The camp-fire before the Jonah appears.

mystery around every now and then by drawing a small package from the depths of his pocket or haversack and scattering some of its contents into the brew. But there was a time in the history of his culinary pursuits when he rose to a supreme height as a blunderer. It was when he appeared at the camp-fire which, by the way, he never kindled himself, ready to occupy the choice places with his dishes; and after the two rails, between which fires were usually built, had been well burdened by the coffee-pots of his comrades it presented an opportunity which his evil genius was likely to take advantage of; for then he was suddenly seized with a thought of something else that he had forgotten to borrow. Turning in his haste to go to the [94] tent for this purpose he was sure to stumble over the end of one or both of the rails, when the downfall of the coffeepots and the quenching of the fire followed as a matter of course. At just this point in his career it would be to the credit of his associates to drop the curtain on the picture; but the sequel must be told. The average soldier was not an especially devout man, and while in times of imminent danger he had serious thoughts, yet at other times his many trials, his privations, and the rigors of a necessary discipline

The camp-fire after the Jonah appears.

all conduced to make him a highly explosive creature on demand. Moreover, coffee and sugar were staple articles with the soldier, and the least waste of them was not to be tolerated under ordinary circumstances; but to have a whole line of coffee-pots with their precious contents upset by the Jonah of the tent in his recklessness was the last ounce of pressure removed from the safety valve of his tent-mates' wrath; and such a discharge of hard names and oaths, “long, loud, and deep,” as many of these sufferers would deliver themselves of, if it could have been utilized against the enemy, might have demolished a regiment. And the others who did not give vent to their passions by blows [95] or the use of strong language seemed to sympathize very keenly with those who did. Two chaplains apiece to some of the men would have been none too many to hold them in check.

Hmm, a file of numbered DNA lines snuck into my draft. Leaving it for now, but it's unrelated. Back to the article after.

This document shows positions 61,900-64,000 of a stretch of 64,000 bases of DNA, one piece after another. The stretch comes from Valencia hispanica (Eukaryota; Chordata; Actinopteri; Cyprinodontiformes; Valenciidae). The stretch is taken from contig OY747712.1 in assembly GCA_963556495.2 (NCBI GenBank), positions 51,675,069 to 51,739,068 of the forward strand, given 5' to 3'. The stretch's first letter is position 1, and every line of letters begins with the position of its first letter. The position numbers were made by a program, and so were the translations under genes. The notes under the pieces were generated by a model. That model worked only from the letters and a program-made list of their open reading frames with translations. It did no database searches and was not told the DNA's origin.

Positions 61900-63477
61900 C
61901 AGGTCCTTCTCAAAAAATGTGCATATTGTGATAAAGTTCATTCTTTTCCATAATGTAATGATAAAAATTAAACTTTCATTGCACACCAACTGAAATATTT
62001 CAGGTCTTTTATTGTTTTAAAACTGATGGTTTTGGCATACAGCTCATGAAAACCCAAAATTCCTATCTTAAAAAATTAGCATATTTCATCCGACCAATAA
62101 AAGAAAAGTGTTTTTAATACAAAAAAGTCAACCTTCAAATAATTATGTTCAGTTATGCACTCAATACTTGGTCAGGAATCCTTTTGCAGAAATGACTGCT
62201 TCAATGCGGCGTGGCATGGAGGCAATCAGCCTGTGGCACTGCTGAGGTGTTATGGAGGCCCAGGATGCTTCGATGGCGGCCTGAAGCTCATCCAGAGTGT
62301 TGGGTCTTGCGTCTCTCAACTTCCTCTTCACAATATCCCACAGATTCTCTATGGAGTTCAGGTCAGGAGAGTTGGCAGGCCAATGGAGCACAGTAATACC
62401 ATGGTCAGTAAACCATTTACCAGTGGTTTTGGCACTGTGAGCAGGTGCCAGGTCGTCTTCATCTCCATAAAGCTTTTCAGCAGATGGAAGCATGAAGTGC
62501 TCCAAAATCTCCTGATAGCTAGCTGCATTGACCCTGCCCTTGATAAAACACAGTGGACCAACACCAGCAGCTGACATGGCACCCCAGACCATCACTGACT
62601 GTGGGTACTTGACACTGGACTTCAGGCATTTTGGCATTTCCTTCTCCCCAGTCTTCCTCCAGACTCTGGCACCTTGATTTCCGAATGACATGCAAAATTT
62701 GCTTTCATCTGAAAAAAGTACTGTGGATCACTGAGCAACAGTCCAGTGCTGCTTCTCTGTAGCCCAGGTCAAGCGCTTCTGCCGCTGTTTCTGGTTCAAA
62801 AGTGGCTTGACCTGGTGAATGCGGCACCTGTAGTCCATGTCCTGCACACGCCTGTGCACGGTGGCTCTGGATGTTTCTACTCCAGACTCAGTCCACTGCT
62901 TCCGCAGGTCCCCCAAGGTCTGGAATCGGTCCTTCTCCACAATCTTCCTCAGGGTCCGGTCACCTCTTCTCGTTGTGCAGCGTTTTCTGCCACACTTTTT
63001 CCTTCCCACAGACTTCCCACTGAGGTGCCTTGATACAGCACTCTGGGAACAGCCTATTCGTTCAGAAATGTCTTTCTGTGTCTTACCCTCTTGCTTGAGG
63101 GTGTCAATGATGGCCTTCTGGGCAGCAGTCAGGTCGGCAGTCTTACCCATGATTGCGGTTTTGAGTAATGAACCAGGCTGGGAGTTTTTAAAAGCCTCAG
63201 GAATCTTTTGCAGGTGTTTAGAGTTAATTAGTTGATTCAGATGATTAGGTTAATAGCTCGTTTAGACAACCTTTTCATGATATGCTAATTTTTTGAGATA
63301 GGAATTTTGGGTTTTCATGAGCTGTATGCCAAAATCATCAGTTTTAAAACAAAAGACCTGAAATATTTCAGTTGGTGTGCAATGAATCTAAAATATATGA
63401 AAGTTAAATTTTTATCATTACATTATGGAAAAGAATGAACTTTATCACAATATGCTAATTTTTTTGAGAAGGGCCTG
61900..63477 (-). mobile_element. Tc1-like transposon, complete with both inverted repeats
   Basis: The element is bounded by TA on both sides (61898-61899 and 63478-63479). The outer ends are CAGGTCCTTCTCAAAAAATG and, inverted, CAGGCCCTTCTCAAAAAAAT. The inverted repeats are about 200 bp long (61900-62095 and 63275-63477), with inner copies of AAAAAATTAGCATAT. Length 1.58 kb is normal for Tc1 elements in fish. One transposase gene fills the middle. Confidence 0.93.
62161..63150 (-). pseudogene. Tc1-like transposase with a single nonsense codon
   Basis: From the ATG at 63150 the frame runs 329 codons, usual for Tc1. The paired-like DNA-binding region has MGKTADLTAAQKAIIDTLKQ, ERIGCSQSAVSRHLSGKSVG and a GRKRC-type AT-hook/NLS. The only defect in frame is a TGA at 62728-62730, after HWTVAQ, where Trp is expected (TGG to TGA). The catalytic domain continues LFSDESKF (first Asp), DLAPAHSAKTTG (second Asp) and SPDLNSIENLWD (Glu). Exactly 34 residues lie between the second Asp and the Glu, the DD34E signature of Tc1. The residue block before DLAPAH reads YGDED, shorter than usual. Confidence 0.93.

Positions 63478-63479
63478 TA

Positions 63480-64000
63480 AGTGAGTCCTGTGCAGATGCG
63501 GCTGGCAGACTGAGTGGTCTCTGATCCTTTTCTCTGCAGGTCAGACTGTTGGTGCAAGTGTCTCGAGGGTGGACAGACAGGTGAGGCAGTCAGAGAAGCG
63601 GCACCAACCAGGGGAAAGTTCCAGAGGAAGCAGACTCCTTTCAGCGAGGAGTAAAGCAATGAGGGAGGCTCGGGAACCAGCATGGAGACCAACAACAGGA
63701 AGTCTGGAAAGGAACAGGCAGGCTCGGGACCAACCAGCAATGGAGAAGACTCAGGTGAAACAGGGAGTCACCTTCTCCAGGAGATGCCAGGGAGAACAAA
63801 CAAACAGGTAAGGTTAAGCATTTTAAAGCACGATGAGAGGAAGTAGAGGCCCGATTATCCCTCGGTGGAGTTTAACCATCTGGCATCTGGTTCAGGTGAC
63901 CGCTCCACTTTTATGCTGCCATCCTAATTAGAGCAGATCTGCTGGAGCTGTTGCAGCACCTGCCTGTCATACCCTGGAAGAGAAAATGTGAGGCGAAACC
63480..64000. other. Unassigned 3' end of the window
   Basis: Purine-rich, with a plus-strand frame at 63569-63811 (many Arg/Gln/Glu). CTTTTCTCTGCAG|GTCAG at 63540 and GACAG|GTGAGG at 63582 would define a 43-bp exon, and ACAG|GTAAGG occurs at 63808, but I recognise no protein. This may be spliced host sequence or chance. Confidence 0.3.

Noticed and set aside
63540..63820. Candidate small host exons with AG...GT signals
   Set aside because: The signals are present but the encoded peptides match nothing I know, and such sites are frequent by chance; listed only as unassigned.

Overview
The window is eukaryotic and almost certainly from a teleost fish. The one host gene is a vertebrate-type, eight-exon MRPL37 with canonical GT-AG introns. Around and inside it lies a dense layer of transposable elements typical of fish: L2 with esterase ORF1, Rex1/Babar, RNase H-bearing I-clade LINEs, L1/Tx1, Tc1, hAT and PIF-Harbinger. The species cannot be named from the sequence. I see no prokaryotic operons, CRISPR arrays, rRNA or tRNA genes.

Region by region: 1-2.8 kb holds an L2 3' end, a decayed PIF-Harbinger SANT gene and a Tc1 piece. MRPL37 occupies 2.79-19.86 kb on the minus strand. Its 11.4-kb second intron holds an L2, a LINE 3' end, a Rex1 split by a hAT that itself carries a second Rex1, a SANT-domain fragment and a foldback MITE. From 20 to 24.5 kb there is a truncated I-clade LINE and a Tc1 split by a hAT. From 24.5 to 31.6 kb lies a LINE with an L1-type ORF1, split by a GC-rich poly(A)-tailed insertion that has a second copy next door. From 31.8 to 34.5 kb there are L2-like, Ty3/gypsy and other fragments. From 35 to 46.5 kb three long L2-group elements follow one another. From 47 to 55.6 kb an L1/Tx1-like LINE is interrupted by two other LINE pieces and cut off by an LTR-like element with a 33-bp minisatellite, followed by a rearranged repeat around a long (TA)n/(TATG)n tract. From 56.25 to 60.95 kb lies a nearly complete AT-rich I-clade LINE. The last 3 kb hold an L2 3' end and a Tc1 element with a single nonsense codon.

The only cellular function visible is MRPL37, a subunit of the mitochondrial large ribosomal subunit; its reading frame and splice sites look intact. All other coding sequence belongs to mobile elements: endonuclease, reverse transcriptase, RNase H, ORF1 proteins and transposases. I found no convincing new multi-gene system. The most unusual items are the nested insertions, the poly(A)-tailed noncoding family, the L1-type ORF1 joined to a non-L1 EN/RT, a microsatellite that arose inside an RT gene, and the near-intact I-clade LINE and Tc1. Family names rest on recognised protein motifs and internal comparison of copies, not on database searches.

I remember one man who seemed always to have hard luck in spite of himself. He was a good soldier and meant well, but would blunder badly now and then. His last act in the service was to plunge an axe through his boot while he was cutting wood. Unfortunately for him as it happened his foot was in it at the time. On pulling it out

The unlucky man.

of the boot and looking it over he found that several of his toes had “got left” ; so he took up his boot, turned it upside down, and shook out a shower of toes as complacently as if that was what he enlisted for. This casualty closed his career in active service.

There were divers other directions in which the Jonah distinguished himself; but I must leave him for the present to direct attention to the other class of men of whom I wish to say something. These were the beats of the servicea name given them by their comrades-in-arms. There were all grades of beats. The original idea of beat was that of a lazy man or a shirk, who would by hook or by crook get rid of all military or fatigue duty that he could; but the term grew to have a broader significance.

One of the milder forms of beat was the man who sat over the fire in the tent piling on wood all the time, and roasting out the rest of the tent's crew, who seemed to have no rights that this fireman felt bound to respect. He [96] was always cold. He wore overcoat, dress-coat, blouse, and flannels the full government allowance all at once, but never complained of being too warm. He never took off any of these garments night or day unless compelled to on inspection. He was most at home on fatigue duty, for he seemed fatigued from the start and moved like real estate. A sprinkling of this class seemed necessary to the success of the Union arms, for they were certainly to be found in every organization.

Another and more positive type of beat were the men who never had any water in their canteens. Even when the army was in settled camp, water was not always to be had without going some distance for it; but these men were never known to go after any. They always managed to hang their canteen on some one else who was bound for the spring. If, when the army was on the move, a rush was made during a temporary halt, for a spring or stream some distance away, these men never rushed. They were satisfied to lie down and drink a supply which

Going after water.

they took their chances of begging, from some recruit, perhaps, who did not know their propensities. If it happened to any man to be so straitened in his cooking operations as to be under the necessity of borrowing from one of these, he was sure of being called upon to requite the favor fully as many times as his temper would endure it.